Today in my video, I’m going to talk to you about fibromyalgia. Many people with irritable bowel syndrome have fibromyalgia. They seem to be very closely connected – both involve of an over-sensitivity to stimulation. We feel pain more acutely. In the video, I go through the different signs that you might have fibromyalgia.
Transcript for Symptoms of Fibromyalgia
Today, I’m going to talk to you about fibromyalgia. Many people with irritable bowel syndrome have fibromyalgia. They seem to be very closely connected, both because of an over-sensitivity to stimulation. In the case of fibromyalgia, it’s over stimulation to the senses in a way. We feel pain more acutely, and we can also suffer from the other senses. But let me go through systematically the different signs that you might have fibromyalgia. I’m pretty sure I’ve got this myself, though I’ve never been tested for it.
The first sign is chronic headaches, especially if your headaches are located in your forehead. But the pain radiates around and down the back of your head into your neck and to your shoulders. If it involves all those areas, then that could be a part of fibromyalgia, and that’s definitely something I’ve had myself for several years.
The second one is short-term memory or brain fog. The thing here is that we can get this with irritable bowel syndrome as well because we’re not absorbing the proper nutrients in our food. And as soon as we do start eating in a more healthy way, that brain fog could go away, and that certainly happened for me. But a part of fibromyalgia is also this brain fog and just a problem with remembering things, especially the short-term memory. For example, somebody just told you their name and now you can’t remember it. That’s probably not a great example, because we’re all very guilty of that because we’re actually focusing more on the person than on their name. But going into a room and forgetting why we walked in there, that’s short-term memory, so that’s the second of the signs that you might have it.
And the next one is muscle spasms. It can be like cramps in particular parts of your body even though you don’t an injury there that causes you issues with cramping or spasms.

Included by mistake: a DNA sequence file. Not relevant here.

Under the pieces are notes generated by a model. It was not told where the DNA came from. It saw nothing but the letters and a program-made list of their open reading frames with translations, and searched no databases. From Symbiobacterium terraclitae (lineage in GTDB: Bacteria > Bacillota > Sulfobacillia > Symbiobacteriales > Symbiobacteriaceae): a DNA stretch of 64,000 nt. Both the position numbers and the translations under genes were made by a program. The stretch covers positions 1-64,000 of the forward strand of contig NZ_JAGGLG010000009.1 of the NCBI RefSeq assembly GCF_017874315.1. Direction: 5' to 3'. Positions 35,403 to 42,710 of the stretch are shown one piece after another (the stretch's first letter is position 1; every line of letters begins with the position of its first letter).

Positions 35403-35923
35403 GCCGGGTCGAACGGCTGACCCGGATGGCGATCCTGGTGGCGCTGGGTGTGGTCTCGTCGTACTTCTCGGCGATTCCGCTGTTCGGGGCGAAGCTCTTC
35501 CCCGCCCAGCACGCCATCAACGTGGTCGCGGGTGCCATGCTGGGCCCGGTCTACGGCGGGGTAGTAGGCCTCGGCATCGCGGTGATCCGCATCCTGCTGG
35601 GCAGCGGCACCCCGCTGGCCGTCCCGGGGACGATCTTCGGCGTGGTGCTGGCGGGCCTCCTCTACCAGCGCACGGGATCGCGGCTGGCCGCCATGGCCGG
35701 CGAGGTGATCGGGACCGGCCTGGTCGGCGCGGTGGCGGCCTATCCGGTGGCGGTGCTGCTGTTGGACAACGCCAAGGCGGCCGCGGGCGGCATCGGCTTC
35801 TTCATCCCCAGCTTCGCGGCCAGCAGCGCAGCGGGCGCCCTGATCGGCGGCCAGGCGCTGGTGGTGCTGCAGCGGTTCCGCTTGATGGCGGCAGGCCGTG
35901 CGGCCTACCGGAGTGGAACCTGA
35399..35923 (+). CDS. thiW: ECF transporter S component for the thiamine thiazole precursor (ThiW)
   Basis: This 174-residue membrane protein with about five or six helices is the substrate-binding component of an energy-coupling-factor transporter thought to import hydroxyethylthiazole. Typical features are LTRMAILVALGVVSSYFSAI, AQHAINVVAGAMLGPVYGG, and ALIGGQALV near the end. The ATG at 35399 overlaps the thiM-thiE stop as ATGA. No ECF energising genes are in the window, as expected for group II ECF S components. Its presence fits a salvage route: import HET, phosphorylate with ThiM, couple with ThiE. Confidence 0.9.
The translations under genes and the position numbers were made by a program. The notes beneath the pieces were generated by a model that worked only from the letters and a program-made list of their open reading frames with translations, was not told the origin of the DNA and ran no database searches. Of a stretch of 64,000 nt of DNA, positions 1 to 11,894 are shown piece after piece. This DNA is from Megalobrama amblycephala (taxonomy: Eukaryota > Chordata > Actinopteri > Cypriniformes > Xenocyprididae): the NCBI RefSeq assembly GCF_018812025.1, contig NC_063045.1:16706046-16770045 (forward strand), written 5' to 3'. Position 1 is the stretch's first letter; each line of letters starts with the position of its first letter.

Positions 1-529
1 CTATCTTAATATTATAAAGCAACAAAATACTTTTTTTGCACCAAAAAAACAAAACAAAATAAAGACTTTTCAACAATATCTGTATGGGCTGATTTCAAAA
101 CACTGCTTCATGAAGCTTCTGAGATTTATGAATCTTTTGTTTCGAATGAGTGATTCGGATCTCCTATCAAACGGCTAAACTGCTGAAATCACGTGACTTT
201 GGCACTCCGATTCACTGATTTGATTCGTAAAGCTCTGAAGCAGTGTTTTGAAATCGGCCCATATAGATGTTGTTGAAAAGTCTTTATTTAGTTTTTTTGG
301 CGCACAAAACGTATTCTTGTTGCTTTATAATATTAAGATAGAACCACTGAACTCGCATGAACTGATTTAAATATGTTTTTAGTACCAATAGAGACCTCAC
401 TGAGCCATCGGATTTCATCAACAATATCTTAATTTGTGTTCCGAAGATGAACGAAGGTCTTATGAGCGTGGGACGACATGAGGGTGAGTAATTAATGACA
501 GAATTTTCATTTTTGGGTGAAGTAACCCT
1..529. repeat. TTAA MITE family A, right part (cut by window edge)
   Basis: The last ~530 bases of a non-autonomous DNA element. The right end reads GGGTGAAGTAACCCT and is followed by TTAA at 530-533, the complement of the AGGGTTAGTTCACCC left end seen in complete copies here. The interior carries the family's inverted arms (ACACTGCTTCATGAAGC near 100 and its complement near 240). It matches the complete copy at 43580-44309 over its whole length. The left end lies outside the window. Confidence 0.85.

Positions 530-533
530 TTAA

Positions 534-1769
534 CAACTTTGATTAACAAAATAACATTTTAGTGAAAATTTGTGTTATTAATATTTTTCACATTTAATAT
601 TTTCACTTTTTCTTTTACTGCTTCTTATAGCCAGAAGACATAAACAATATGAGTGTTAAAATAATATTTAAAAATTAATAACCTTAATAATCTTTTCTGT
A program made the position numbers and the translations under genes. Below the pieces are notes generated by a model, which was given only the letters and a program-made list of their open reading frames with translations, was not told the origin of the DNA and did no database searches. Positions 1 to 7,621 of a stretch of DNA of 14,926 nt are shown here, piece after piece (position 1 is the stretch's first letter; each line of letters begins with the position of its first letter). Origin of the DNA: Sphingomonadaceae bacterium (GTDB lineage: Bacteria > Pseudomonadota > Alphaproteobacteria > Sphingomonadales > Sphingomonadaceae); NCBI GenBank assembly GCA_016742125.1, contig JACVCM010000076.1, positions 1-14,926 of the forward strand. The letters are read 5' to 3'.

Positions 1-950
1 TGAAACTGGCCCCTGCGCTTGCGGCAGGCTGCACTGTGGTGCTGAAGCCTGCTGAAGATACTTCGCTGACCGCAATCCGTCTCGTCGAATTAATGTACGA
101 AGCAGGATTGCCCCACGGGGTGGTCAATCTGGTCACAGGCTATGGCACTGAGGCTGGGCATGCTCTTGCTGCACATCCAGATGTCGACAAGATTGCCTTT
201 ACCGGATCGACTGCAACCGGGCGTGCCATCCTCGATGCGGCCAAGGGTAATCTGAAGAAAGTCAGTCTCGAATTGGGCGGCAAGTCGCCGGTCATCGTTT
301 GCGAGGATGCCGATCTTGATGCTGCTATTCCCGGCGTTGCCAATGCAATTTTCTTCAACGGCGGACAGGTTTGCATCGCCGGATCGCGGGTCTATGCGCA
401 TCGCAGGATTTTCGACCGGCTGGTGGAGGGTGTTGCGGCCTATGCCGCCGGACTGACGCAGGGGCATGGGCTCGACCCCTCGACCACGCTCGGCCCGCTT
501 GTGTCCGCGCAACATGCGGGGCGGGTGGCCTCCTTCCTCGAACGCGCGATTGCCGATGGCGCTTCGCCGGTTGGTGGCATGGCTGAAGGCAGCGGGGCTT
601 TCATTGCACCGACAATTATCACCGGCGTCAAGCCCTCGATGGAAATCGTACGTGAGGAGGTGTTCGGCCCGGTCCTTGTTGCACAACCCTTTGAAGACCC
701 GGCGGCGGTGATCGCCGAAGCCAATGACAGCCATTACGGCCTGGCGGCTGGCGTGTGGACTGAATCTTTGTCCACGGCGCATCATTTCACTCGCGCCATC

The one I probably should have mentioned first, the overall one, is that you can feel excessive pain in different parts of your body with no particular reason for it at all, and they will never find the reason for it. When you press certain areas of your body, you actually feel pain. Whereas another person would not feel pain with that same level of pressure. I’m not exactly sure of all the points, but there are particular points where this is more likely to happen like your ankles, your shoulders, your elbows, around your knees, your buttocks as well. When you press there it really feels sore. So it’s not that sore that you get from a massage, which is a good tenderness that you feel, but it really is pain.
Moving onto the next one – muscle and joint stiffness. If you feel all the time like you’ve got that buildup of lactic acid in your muscles and also your joints are aching and you’re starting to feel, “Gosh, I’m getting old.” Maybe you are just getting old, but maybe that is a part of fibromyalgia. These are just possibilities, and you shouldn’t take one of these in isolation. It’s about looking at a full picture and seeing if you’ve got several of these.
Next is environmental sensitivity, like sensitivity to sound. For example for me, if I’m walking down the road and a motorbike goes past, I hear that loud sound almost as pain. It’s not just the loud sound of, “Oh, I wish it’d go away.” I actually flinch with it and feel it as pain, and I have done for a long time. The other thing is sensitivity to bright lights, so look out for that one as well. Also, sensitivity to touch but we’ve covered that.
How is a doctor actually going to diagnose this? They’re not going to take any blood. They’re not going to probe you, or poke you, or put things into you. They simply press on 18 points in the body and as long as you feel pain in 11 of those, that means you’ve got fibromyalgia. So you will have to choose a doctor who knows what they’re doing, who knows how to test for fibromyalgia. But that’s the only test there is. It’s a chronic condition. You’ll probably have it for life, although it can improve a bit, but it doesn’t lead to anything worse because it’s not affecting anything in the body. We’re just feeling things more than somebody else. So you don’t have to worry from that point of view. And as for what you can do about it, doctors have various different medications that help with it, if it gets really bad. I live with my level of it. I am going to see a doctor to get a proper diagnosis because we shouldn’t be self-diagnosing, but I don’t think I’ll be taking anything in particular for it. I try to manage it as best as I can with diet. And certainly on the low FODMAP diet, it’s a lot more controlled. Because if you’re eating foods like wheat that are causing inflammation in the body, that’s going to make you feel pain a lot more.
So, that’s just a bit of information about it. Think through that list, and see if you fit that profile. If you do, perhaps go to your doctor but I would ring up first, before spending your money, to see if they know how to do the test with the pressure points. All right, that’s enough for today. Thank you and goodbye.